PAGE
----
Sleeping Less Than This Many Hours Per Night Doubles Your Dementia Risk
Researchers have identified poor sleep as an underlying cause of cognitive decline.
In what has been an understandably stressful past year, many of us have struggled to both fall asleep at night and to maintain a regular sleep schedule. But aside from leaving you feeling groggy in the morning, scientists are now warning that consistently getting insufficient sleep each night can lead to a higher risk of dementia and a higher risk of all-cause mortality. Find out how many hours you need to avoid these dire outcomes, and for more advice on how to catch those zzz's, check out Wearing These Just Before Bed Could Help You Sleep, Study Finds.
Sleeping less than five hours per night puts you at risk.
The new research paper, published in the journal Aging, comes from researchers at Brigham and Women's Hospital and Boston College. For the study, the researchers analyzed data from the ongoing National Health and Aging Trends Study (NHATS), which is comprised of Medicare-eligible individuals ages 65 years and older in the United States. Over a five-year study period, they looked at 2,810 adult participants (whose average age was 76), analyzing how long they slept each night, how long it took them to fall asleep, and whether they felt the need to nap the following day. They also looked at how easy or difficult people found it to focus mentally during the day, as well as at all-cause mortality.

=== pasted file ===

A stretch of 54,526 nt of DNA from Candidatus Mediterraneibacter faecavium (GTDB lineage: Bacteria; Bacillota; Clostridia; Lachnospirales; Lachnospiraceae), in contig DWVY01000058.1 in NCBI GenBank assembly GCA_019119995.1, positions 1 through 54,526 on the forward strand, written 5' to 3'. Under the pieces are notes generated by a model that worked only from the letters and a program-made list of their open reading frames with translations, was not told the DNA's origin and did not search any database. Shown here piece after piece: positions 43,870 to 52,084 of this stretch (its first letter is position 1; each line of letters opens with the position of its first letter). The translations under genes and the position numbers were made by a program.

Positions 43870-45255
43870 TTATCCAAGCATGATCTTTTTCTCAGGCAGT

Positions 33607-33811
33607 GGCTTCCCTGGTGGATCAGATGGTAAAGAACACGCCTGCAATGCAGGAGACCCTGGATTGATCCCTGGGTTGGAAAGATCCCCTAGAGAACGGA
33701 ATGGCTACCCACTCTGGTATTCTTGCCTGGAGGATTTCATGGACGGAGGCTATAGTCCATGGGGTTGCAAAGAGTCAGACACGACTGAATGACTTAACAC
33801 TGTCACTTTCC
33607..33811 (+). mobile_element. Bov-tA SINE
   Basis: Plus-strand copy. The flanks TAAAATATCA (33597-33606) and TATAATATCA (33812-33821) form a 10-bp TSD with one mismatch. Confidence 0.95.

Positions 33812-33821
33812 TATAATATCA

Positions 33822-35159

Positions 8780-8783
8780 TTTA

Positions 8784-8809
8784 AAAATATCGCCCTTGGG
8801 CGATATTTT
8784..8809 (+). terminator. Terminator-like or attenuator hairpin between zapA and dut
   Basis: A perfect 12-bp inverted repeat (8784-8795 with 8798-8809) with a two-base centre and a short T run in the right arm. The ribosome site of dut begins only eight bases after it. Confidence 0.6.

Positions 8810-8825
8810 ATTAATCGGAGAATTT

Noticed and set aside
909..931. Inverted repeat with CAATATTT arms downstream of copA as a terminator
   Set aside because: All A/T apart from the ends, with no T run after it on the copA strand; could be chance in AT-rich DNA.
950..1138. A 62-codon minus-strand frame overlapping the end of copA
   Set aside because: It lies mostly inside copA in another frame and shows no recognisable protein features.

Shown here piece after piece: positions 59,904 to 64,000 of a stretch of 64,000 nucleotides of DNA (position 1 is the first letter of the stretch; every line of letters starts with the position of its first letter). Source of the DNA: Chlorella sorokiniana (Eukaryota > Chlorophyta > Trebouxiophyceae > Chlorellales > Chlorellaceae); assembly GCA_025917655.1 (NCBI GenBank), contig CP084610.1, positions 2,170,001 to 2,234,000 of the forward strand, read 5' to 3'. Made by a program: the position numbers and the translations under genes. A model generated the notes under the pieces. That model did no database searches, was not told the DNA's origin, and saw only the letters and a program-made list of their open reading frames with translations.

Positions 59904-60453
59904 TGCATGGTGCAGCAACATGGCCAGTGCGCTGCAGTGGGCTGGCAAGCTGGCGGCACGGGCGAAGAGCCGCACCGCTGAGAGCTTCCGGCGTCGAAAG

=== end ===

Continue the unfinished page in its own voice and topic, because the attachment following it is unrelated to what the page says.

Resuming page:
Compared to those who reported sleeping seven to eight hours per night, study subjects who slept for less than five hours appeared to have double the risk of developing dementia. Similarly, among those who took more than 30 minutes to fall asleep each night, the risk of developing dementia rose by 45 percent. And for more tips you need to know in order to sleep soundly, check out Writing This One Thing Down at Night Will Help You Sleep, Study Finds.
But sleeping too long can have a similar effect.
Previous research has also found that those with more reliable sleep habits and patterns have a lower incidence of dementia and death. A 2018 study published in the Journal of the American Geriatrics Society looked at about 1,500 Japanese adults over the age of 60. That study found that those who slept between 5 and 6.9 hours per night had lower incidences of both dementia and death in the study period than subjects who slept less than five hours or more than 10 hours, proving sleeping too much is also dangerous. And for more on how your sleep habits affect your health, check out Sleeping in on These Days Could Add Years Back to Your Life, Study Says.
Your work hours could also affect your cognitive health.
But it's not just the elderly who need sleep. A 2015 French study published in the journal Occupational and Environmental Medicine found that 10 years of night shifts could age your brain by 6.5 years, concluding that "shift work chronically impairs cognition, with potentially important safety consequences not only for the individuals concerned, but also for society." Workers in Denmark and Korea have been compensated by the government for the poor health that they suffered after working night shifts. And for more health news delivered right to your inbox, sign up for our daily newsletter.
Insufficient sleep is an issue plaguing many Americans.
Insomnia is estimated to affect one in four American adults every year, according to a 2018 report from University of Pennsylvania School of Medicine, and many others suffer from snoring, restless legs, narcolepsy, and other nighttime conditions—which means not getting enough sleep is a widespread issue.
With an aging population—the number of adults aged 85 and over in the United States is projected to quadruple between 2000 and 2040—habits that are damaging us now need to be addressed to ward off more serious problems in the long run. And for more on improving your sleep habits, check out Doing This One Thing With Your Partner Will Help You Sleep, Study Says.